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Nevada is a key battleground state, and both President Barack Obama and his GOP rival Mitt Romney are aggressively courting Hispanics, who comprise 26 per cent of the population. In a series of interviews the week before the election, several Hispanic voters told The Globe and Mail the two most important issues are the economy and immigration, in that order.

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While the state supported Mr. Obama in 2008, by a margin of 12 per cent, Hispanic voters remain frustrated by the dismal economy. Nevada has the nation’s sixth highest foreclosure rate and 12 per cent unemployment. Latino voters, however, prefer Mr. Obama’s stance on immigration. The President brought in the Dream Act, which will allow those brought to the U.S. illegally as children a chance to stay if they attend school or serve in the military. This year, the number of eligible Hispanic voters across the country has grown to a record 23.7 million, up more than 4 million since 2008, totalling 11 per cent of the country’s 215 million eligible voters, according to the Pew Research Center. However, their participation at the polls has lagged, and their level of engagement in this year’s election is a key unknown. Clearly, Hispanics are a burgeoning demographic force; by 2030, they will comprise 22 per cent of the U.S. population and will reshape the country’s electoral map.

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Javier Barajas, 54, owner of Lindo Michoacan restaurant: Mr. Barajas doesn’t think Mr. Obama has implemented enough economic reforms to help the country recover from the recession. “The biggest mistake the President made was to give all the money to the banks and insurance companies. He could have given each family a $10,000 loan instead,” he says. Mr. Barajas, who believes too many social programs dull ambition, thinks Mr. Romney would be a superior manager of the economy, and motivate people to become more entrepreneurial. Mr. Barajas arrived as an illegal when he was 18, and benefited from the 1986 amnesty passed by president Ronald Reagan. He scraped together enough money to start a restaurant. Today, a staff of 300 prepares delicacies such as fresh cactus and tongue tacos at three locations.

Fernando Morales/The Globe and Mail

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Maria Jimenez, 43, owner of small clothing shop El Disco Loco: Ms. Jimenez is backing Mr. Obama because of his health care reform and support for the Dreamers. The President has put a temporary halt on the deportation of young people without legal status who were brought here as children. “Latinos need a route to legalization,” says Ms. Jimenez, who benefited from Ronald Reagan’s 1986 amnesty. “Imagine if all Mexicans stopped working – it would kill the U.S. economy. We do the work that Anglo-Saxons don’t want to do,” she says. Ms. Jimenez still believes in the Obama administration’s commitment to help Latinos who work as bus boys, blackjack dealers and maids to get ahead.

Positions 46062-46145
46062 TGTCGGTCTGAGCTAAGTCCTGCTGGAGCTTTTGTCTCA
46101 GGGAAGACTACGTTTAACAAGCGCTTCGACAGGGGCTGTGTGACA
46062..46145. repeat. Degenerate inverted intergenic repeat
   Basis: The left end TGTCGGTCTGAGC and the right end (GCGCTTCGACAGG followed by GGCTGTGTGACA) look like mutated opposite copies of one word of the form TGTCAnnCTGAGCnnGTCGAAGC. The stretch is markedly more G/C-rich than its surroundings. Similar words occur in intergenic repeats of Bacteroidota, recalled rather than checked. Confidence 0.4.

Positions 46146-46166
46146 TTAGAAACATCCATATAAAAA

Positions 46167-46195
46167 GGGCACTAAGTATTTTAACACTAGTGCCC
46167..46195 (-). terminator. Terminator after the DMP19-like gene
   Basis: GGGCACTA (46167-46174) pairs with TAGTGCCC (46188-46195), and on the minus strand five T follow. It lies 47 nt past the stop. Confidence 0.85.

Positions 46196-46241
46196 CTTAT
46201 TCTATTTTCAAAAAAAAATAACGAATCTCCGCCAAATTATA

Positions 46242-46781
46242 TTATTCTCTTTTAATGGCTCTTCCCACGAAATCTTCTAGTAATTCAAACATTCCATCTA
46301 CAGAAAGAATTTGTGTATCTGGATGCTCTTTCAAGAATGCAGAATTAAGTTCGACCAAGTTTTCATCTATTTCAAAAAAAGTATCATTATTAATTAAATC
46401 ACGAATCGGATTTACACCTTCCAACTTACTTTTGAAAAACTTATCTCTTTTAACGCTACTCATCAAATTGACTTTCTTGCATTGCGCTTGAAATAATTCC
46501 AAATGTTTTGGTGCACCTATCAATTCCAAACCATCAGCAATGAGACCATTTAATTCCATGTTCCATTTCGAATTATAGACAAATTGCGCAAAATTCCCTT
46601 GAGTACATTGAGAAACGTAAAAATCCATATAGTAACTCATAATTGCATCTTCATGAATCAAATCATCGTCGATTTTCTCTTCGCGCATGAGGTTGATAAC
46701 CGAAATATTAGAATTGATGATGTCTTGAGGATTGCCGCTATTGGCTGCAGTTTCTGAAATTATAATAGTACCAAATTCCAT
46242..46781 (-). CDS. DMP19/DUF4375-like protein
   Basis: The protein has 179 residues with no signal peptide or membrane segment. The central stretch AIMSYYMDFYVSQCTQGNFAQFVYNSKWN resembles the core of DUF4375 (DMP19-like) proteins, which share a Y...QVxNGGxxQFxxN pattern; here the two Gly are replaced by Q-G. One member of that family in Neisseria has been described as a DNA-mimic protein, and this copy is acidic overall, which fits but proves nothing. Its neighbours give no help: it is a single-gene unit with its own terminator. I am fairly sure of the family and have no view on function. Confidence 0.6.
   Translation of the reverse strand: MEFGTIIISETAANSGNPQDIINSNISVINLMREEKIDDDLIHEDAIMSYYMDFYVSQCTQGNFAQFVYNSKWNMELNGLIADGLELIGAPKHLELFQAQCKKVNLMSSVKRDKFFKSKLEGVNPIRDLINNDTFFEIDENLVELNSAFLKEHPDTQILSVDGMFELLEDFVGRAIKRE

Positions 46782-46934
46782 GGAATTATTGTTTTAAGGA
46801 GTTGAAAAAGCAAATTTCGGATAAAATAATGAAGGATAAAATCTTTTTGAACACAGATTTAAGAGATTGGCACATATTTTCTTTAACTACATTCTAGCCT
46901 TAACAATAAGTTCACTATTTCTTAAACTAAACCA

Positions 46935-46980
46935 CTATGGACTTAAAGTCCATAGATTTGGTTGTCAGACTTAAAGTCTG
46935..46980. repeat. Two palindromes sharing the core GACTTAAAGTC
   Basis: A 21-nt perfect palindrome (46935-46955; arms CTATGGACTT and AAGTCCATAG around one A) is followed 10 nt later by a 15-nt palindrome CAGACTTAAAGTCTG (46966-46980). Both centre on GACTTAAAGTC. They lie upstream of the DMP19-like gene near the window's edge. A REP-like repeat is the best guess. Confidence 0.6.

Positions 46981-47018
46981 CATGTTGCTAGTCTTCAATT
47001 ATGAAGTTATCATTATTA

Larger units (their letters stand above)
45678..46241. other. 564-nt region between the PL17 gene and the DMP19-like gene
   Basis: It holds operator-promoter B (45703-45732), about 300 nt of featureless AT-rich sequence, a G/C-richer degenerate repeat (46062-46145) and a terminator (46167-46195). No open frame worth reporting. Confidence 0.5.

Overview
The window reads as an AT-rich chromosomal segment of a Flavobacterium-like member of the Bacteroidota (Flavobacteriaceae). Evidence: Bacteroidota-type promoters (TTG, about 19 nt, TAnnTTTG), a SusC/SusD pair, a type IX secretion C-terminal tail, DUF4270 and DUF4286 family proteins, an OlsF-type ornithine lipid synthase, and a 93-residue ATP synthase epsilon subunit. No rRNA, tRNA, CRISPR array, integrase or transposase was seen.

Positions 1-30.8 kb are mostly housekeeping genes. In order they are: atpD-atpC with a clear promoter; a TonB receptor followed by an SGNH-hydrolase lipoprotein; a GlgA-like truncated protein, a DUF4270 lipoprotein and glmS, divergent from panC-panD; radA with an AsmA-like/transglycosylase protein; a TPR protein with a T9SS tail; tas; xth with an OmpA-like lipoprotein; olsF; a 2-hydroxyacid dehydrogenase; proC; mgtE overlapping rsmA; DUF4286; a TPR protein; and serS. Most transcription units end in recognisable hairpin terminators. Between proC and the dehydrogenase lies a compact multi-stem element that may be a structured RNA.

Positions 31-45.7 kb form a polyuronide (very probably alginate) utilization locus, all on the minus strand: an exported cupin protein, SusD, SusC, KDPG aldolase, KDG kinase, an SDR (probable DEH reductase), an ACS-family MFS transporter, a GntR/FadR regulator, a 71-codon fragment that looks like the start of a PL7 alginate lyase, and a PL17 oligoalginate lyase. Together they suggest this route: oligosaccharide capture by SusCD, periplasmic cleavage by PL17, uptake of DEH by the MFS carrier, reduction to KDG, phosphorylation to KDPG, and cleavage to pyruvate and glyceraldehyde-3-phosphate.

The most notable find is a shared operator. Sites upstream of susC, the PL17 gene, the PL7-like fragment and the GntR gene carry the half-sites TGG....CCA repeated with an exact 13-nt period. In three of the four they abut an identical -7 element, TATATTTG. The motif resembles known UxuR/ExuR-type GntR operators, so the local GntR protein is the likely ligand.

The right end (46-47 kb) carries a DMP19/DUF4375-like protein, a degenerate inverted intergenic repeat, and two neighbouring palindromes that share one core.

Fernando Morales/The Globe and Mail

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Felicia Ortiz, 34, co-founder of Cluster Consulting, which provides software support to construction companies: Ms. Ortiz, who has an MBA and is a U.S. citizen, supports Mr. Obama because she wants the Dream Act passed, and the legalization of millions of undocumented Latinos. “We do not vote in a bloc or because of ethnic background. We think of what is good for the entire country,” she says.

Fernando Morales/The Globe and Mail

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Norberto Madrigal , 34, co-owner of Lunas Recycling: Many of his friends and business associates assume that Mr. Madrigal – a Latino and co-owner of a recycling company – is a natural Democrat. “I tell them, not so fast,” he laughs, as he strolls through a warehouse filled with old tires and refuse from demolition sites. “Mr. Obama has done a good job promoting himself to the Latin community. But I am on the fence.” Mr. Madrigal’s family immigrated here from Mexico when he was a baby. He is one of thousands of Las Vegas Hispanics who have never voted before this election. While he doesn’t agree with Mr. Romney’s stance on immigration, he is impressed with his business background. Lunas Reycling, which depends on the construction industry, has done so poorly since 2009 that the company has laid off three-quarters of its 350 employees. Demand for its services has improved in recent months as more houses are being built, but Mr. Madrigal fears that once banks release their foreclosure inventories, business will dry up again.

Fernando Morales/The Globe and Mail

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